But the economy went into recession in 2009 as a result of the world financial crisis, tightening credit conditions, and Athens’ failure to address a growing budget deficit. The economy contracted by 2.3% in 2009, 3.5% in 2010, and 6.0% in 2011. Greece violated the EU’s Growth and Stability Pact budget deficit criterion of no more than 3% of GDP from 2001 to 2006, but finally met that criterion in 2007-08, before exceeding it again in 2009, with the deficit reaching 15% of GDP.

Austerity measures reduced the deficit to 11% of GDP in 2010 and about 9% in 2011. Eroding public finances, inaccurate and misreported statistics, and consistent underperformance on reforms prompted major credit rating agencies in late 2009 to downgrade Greece’s international debt rating, and has led the country into a financial crisis.

Under intense pressure from the EU and international market participants, the government adopted a medium-term austerity program that includes cutting government spending, decreasing tax evasion, reworking the health-care and pension systems, and reforming the labor and product markets. Athens, however, faces long-term challenges to push through unpopular reforms in the face of widespread unrest from the country’s powerful labor unions and the general public.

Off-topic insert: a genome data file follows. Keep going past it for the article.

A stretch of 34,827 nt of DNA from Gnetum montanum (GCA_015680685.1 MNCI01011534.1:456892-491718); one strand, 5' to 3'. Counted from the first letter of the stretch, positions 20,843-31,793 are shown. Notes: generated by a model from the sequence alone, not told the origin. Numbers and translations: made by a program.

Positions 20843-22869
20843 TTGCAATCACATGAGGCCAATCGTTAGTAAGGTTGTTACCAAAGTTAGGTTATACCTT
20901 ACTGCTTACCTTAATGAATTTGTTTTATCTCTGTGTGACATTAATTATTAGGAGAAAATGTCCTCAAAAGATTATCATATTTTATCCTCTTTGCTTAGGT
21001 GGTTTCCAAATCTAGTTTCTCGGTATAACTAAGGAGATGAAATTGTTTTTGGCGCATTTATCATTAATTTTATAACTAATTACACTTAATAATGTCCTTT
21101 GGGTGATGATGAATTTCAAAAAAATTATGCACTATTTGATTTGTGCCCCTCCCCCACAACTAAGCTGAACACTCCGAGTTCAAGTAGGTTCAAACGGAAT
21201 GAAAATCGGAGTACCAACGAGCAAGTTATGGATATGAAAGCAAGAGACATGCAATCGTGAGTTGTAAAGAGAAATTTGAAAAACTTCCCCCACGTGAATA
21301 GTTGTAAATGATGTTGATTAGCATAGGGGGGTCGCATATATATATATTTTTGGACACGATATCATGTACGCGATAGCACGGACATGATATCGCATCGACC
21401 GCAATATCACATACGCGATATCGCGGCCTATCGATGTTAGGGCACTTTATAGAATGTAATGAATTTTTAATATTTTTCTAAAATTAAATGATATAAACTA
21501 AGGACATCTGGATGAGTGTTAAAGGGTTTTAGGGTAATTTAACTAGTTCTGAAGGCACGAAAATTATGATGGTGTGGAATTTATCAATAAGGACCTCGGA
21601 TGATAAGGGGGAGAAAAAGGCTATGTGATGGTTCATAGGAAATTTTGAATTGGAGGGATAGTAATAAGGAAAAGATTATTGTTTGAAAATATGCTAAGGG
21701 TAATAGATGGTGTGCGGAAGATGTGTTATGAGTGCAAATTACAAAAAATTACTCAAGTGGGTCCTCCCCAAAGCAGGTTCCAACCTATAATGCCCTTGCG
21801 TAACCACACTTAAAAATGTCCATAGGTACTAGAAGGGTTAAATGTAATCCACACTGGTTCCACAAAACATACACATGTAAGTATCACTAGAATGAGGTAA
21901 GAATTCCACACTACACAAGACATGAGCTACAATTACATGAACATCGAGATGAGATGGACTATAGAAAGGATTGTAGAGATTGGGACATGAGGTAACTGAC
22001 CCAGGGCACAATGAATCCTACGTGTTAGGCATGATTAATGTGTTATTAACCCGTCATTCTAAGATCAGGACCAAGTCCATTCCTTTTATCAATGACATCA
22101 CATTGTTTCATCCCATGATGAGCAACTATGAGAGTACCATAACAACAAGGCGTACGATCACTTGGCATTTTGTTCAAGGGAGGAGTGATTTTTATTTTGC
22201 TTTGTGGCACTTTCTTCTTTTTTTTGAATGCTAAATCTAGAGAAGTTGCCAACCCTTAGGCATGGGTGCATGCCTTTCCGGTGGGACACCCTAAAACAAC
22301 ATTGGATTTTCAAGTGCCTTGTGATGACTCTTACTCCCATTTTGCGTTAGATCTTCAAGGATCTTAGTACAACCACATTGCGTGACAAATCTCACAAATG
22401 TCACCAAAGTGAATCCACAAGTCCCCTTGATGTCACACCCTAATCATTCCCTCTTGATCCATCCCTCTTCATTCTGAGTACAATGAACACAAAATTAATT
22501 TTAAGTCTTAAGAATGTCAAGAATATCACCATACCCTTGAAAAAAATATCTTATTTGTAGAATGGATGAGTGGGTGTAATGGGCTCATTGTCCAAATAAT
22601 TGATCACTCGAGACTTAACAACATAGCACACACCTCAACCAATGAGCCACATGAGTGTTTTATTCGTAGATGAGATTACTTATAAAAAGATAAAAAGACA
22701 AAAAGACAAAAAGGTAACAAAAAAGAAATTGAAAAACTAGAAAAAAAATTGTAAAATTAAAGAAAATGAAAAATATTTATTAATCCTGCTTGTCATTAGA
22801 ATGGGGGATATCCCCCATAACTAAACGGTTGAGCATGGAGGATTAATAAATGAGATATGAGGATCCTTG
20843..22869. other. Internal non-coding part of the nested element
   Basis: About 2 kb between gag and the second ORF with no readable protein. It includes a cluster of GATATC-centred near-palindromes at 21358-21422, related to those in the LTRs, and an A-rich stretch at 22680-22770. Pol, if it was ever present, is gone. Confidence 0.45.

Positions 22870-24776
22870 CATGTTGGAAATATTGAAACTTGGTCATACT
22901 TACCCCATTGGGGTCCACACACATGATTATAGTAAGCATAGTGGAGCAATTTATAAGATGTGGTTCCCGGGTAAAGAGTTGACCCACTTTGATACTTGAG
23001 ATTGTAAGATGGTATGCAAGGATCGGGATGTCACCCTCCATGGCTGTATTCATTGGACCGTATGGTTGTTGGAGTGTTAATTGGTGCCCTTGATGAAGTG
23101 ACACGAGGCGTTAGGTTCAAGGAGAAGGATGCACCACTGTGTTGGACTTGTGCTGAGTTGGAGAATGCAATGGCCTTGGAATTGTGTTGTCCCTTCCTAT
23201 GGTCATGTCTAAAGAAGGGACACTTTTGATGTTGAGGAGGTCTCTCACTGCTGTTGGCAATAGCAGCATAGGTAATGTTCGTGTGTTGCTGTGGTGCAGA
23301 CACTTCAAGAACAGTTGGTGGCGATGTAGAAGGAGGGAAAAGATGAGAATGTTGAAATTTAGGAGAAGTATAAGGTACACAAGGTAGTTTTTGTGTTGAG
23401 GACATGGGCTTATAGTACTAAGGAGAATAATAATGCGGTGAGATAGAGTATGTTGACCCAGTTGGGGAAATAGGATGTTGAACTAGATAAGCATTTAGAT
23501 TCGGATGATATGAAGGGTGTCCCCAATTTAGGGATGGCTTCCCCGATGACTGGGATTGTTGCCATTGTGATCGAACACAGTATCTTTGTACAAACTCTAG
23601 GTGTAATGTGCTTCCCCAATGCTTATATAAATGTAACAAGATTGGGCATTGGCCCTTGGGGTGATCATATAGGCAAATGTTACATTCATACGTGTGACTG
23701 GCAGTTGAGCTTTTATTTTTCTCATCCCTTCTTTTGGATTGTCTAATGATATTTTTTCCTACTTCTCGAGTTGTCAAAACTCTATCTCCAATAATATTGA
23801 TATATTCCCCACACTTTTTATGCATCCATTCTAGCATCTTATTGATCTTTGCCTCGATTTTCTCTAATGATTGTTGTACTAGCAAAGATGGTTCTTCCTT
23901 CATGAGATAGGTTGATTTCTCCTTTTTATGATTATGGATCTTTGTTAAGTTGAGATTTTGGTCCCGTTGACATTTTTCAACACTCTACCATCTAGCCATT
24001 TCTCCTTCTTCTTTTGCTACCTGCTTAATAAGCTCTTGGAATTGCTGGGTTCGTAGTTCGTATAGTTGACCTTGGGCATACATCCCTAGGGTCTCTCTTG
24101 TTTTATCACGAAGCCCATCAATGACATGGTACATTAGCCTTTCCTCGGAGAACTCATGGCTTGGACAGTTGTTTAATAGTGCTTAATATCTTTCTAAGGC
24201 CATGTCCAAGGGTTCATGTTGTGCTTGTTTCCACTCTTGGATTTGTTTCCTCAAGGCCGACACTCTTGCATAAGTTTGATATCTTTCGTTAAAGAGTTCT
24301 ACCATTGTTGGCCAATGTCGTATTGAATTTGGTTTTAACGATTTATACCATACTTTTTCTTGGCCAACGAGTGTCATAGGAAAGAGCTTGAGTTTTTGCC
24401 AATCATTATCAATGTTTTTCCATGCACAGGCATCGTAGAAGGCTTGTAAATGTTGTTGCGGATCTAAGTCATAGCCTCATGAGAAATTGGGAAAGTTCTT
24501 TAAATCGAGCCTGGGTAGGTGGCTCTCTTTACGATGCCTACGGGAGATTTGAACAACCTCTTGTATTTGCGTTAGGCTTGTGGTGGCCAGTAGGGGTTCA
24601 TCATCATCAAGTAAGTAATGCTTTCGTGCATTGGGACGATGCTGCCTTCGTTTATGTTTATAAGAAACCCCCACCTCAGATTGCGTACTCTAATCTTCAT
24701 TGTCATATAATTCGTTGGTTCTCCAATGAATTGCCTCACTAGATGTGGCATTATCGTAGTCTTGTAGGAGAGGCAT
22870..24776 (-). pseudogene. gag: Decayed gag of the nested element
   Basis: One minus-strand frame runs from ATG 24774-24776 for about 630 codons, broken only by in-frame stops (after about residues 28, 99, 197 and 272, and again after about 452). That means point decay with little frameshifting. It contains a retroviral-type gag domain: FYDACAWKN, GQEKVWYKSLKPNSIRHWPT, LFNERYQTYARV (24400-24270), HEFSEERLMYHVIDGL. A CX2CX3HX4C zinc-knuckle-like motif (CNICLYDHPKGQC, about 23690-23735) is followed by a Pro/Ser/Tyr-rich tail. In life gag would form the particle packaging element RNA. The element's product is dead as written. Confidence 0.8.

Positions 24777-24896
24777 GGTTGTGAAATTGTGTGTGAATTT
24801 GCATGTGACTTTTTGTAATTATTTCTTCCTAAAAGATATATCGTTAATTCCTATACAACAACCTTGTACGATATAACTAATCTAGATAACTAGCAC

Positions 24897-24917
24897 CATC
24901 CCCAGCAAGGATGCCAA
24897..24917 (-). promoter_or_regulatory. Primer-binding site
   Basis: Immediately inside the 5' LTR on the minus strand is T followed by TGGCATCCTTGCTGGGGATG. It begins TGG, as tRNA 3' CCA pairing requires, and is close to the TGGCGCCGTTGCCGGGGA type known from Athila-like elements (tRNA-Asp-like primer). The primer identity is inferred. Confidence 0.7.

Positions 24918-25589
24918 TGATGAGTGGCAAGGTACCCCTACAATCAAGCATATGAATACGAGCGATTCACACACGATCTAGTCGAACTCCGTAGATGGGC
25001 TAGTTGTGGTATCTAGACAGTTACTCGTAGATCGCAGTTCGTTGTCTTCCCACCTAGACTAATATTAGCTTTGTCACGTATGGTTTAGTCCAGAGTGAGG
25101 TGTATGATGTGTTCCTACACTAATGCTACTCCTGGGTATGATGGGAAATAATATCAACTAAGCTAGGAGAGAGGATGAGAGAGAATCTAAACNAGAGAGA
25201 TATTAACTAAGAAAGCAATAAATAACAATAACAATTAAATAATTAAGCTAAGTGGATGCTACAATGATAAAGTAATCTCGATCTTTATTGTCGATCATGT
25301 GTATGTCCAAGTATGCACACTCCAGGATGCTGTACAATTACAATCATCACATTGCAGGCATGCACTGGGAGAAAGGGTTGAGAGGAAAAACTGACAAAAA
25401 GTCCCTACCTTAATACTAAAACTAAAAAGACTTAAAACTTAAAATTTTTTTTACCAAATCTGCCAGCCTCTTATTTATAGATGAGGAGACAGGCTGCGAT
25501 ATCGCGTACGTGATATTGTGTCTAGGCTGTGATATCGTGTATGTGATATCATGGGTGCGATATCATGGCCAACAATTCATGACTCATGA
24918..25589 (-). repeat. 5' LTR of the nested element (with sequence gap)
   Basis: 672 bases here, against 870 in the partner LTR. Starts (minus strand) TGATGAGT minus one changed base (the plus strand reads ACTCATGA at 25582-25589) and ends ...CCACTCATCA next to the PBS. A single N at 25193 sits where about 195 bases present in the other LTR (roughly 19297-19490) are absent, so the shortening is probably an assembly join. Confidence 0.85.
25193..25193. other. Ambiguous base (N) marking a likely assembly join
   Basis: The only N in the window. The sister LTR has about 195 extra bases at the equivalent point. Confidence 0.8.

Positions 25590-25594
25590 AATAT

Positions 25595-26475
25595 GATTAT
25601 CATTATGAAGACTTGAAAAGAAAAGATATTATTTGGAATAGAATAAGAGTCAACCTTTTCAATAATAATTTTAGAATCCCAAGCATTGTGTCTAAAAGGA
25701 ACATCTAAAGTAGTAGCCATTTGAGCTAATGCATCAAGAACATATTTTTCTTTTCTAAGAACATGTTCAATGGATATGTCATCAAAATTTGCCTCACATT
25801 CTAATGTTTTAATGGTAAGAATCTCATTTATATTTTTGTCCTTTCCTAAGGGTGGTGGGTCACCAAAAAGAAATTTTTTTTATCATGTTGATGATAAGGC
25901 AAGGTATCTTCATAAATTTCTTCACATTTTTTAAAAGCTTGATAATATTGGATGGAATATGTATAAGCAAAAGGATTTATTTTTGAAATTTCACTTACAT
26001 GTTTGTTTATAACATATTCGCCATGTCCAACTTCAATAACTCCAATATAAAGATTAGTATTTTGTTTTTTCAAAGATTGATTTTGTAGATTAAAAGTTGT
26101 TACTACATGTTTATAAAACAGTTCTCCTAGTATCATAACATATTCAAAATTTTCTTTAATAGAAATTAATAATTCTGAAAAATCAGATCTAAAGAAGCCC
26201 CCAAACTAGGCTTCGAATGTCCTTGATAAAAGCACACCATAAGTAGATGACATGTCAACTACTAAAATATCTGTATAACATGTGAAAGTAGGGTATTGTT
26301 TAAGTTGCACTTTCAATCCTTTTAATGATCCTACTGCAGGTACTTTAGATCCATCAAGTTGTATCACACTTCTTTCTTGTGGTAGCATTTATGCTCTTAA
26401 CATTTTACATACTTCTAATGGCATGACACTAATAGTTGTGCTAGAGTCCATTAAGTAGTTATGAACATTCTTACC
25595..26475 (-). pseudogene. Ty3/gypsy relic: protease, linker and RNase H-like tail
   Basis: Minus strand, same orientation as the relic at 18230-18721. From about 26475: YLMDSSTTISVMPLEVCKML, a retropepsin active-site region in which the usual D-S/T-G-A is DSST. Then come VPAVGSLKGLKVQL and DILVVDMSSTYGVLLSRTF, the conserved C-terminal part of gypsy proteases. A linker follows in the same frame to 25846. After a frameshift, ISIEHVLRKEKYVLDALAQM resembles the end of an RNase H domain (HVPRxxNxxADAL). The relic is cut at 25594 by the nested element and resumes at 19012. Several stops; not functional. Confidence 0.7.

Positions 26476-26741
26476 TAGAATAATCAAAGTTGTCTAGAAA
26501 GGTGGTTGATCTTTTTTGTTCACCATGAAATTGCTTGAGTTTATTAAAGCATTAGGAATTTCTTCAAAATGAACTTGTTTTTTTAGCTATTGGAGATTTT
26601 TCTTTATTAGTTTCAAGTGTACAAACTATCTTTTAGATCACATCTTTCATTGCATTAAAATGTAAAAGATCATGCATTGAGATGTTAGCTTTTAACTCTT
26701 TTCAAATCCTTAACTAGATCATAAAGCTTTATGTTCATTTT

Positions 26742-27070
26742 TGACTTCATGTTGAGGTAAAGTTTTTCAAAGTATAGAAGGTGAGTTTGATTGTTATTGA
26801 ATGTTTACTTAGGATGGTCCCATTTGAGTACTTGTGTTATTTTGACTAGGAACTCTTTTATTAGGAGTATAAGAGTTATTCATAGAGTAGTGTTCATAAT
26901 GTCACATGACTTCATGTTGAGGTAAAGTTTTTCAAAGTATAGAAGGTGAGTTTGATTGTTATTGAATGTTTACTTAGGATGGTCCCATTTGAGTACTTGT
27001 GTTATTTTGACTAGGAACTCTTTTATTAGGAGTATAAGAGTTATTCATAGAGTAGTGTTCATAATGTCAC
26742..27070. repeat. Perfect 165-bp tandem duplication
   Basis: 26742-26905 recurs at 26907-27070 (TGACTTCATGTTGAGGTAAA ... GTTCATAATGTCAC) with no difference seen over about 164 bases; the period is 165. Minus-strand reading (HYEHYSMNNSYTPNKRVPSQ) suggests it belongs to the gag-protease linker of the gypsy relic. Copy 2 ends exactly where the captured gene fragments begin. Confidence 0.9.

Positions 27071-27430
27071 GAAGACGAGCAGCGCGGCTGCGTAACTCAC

In April 2010 a leading credit agency assigned Greek debt its lowest possible credit rating; in May 2010, the International Monetary Fund and Euro zone governments provided Greece emergency short- and medium-term loans worth $147 billion so that the country could make debt repayments to creditors.

In exchange for the largest bailout ever assembled, the government announced combined spending cuts and tax increases totaling $40 billion over three years, on top of the tough austerity measures already taken.

Greece, however, struggled to meet 2010 targets set by the EU and the IMF, especially after Eurostat – the EU’s statistical office – revised upward Greece’s deficit and debt numbers for 2009 and 2010.

European leaders and the IMF agreed in October 2011 to provide Athens a second bailout package of $169 billion.